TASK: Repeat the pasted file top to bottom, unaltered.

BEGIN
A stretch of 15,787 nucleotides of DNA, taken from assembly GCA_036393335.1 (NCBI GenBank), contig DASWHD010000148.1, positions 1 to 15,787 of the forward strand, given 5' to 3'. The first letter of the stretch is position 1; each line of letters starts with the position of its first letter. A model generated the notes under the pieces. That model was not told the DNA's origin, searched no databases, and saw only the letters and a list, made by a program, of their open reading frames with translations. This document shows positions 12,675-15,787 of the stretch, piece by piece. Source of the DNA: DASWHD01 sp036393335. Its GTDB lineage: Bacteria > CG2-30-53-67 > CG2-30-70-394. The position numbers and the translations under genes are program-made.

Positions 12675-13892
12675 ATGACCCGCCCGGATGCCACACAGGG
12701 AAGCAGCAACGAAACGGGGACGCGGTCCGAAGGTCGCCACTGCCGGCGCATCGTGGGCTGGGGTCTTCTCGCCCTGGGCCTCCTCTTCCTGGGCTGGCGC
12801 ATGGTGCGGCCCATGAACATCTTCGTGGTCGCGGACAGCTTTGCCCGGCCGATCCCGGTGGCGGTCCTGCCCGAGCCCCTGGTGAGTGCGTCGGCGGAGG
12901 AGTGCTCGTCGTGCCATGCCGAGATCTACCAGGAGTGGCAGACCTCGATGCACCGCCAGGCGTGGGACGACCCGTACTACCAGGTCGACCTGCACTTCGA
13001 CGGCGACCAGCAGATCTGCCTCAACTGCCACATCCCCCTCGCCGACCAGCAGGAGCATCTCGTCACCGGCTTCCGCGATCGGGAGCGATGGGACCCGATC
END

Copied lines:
A stretch of 15,787 nucleotides of DNA, taken from assembly GCA_036393335.1 (NCBI GenBank), contig DASWHD010000148.1, positions 1 to 15,787 of the forward strand, given 5' to 3'. The first letter of the stretch is position 1; each line of letters starts with the position of its first letter. A model generated the notes under the pieces. That model was not told the DNA's origin, searched no databases, and saw only the letters and a list, made by a program, of their open reading frames with translations. This document shows positions 12,675-15,787 of the stretch, piece by piece. Source of the DNA: DASWHD01 sp036393335. Its GTDB lineage: Bacteria > CG2-30-53-67 > CG2-30-70-394. The position numbers and the translations under genes are program-made.

Positions 12675-13892
12675 ATGACCCGCCCGGATGCCACACAGGG
12701 AAGCAGCAACGAAACGGGGACGCGGTCCGAAGGTCGCCACTGCCGGCGCATCGTGGGCTGGGGTCTTCTCGCCCTGGGCCTCCTCTTCCTGGGCTGGCGC
12801 ATGGTGCGGCCCATGAACATCTTCGTGGTCGCGGACAGCTTTGCCCGGCCGATCCCGGTGGCGGTCCTGCCCGAGCCCCTGGTGAGTGCGTCGGCGGAGG
12901 AGTGCTCGTCGTGCCATGCCGAGATCTACCAGGAGTGGCAGACCTCGATGCACCGCCAGGCGTGGGACGACCCGTACTACCAGGTCGACCTGCACTTCGA
13001 CGGCGACCAGCAGATCTGCCTCAACTGCCACATCCCCCTCGCCGACCAGCAGGAGCATCTCGTCACCGGCTTCCGCGATCGGGAGCGATGGGACCCGATC